Despite the opportunity to repeal the Dodd-Frank financial laws that have plagued the banking industry since their passage, big banks are reluctant to support such a move. It turns out, big government is great for preventing new competition from emerging, and with barriers to entry so high, the big entrenched banks see more risk to their business from repealing Dodd-Frank than from keeping it. The Wall Street Journal writes:
J.P. Morgan’s Jamie Dimon and Lloyd Blankfein of Goldman Sachs have urged against repeal, and other bank CEOs are also suggesting policy small-ball rather than wholesale reform. Mr. Blankfein, who will have former colleagues as senior policy makers in the Trump Administration, in particular is in a position to encourage significant change.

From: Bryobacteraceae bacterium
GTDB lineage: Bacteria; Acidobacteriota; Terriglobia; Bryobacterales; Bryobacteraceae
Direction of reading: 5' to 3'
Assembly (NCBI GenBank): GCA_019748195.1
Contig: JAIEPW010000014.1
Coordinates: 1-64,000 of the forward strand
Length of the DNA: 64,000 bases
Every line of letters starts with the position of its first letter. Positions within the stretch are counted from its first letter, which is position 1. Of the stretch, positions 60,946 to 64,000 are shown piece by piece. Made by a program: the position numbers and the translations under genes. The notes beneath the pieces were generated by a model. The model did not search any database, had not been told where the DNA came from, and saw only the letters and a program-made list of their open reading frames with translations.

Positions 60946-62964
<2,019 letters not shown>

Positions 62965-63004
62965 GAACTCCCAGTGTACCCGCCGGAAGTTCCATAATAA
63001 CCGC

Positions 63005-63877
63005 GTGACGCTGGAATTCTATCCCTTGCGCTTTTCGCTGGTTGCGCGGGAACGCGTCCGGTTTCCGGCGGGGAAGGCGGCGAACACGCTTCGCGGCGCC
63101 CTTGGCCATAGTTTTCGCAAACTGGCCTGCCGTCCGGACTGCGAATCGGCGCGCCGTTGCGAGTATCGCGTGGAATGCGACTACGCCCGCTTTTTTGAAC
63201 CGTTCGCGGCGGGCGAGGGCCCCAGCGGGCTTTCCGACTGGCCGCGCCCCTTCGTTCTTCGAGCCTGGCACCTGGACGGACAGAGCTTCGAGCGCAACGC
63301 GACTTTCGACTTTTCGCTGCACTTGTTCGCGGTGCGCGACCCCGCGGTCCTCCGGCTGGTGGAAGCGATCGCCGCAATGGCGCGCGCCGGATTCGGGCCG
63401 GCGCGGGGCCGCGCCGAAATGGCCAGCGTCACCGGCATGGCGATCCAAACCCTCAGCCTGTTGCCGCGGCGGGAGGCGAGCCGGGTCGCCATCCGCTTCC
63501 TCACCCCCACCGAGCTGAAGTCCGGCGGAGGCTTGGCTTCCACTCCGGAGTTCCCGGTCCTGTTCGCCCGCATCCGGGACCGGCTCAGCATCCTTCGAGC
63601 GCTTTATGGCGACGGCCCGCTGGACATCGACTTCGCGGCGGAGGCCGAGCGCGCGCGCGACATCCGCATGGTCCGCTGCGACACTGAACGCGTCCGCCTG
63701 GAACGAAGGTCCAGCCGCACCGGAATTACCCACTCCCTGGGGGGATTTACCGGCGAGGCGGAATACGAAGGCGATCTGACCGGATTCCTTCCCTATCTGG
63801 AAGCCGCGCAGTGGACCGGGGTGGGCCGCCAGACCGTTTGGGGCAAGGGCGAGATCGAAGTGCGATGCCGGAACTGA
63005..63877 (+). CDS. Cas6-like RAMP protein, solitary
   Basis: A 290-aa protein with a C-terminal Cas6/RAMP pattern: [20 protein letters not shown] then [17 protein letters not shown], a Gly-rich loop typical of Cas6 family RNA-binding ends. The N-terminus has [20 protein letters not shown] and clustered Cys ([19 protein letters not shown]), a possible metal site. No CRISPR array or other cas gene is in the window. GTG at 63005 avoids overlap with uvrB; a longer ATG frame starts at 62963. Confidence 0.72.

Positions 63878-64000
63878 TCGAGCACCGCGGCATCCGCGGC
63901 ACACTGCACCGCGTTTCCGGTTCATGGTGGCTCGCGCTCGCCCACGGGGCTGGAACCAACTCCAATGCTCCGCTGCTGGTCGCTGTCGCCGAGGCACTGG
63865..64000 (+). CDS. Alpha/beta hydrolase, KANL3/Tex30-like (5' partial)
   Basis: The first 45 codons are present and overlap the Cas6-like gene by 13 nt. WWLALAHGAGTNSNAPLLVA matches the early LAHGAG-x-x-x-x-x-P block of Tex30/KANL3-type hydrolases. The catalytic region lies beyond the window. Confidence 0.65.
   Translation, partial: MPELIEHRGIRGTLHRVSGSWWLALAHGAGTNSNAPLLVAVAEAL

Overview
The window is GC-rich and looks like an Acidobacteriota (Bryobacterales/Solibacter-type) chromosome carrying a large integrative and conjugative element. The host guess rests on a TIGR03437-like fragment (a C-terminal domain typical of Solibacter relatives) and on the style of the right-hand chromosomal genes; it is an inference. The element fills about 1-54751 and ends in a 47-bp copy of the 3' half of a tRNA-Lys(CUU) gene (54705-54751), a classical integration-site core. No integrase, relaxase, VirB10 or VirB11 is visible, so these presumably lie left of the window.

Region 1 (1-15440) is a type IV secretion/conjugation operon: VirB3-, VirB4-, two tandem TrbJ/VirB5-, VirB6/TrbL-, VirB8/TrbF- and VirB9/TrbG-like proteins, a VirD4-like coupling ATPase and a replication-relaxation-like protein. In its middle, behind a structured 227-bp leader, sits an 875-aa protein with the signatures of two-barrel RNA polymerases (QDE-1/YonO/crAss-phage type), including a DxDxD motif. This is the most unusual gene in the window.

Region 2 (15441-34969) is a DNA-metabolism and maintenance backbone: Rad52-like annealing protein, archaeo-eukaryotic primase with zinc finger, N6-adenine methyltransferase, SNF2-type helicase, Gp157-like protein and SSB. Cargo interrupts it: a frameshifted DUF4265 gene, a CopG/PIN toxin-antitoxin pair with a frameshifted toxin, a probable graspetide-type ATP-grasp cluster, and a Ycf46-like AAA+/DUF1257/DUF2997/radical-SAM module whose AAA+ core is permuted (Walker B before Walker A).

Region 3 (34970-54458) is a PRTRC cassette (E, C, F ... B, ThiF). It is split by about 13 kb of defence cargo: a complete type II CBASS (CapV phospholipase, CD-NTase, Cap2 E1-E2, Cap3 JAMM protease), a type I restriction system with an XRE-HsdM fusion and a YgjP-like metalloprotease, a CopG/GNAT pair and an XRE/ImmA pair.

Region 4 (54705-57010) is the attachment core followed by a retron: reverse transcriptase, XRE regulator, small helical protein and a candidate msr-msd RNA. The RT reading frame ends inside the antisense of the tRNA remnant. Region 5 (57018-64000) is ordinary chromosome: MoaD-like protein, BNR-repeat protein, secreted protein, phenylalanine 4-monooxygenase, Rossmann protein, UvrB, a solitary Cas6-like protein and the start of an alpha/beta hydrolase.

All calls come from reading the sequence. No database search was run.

But last year he explained why that’s not necessarily in Goldman’s interest. After describing how regulatory costs have helped raise the barriers to entry in his business “higher than at any other time in modern history,” Mr. Blankfein forecast more opportunities for global giants like Goldman to gain market share, as “only a handful of players” will likely be able “to effectively compete on a global basis.”
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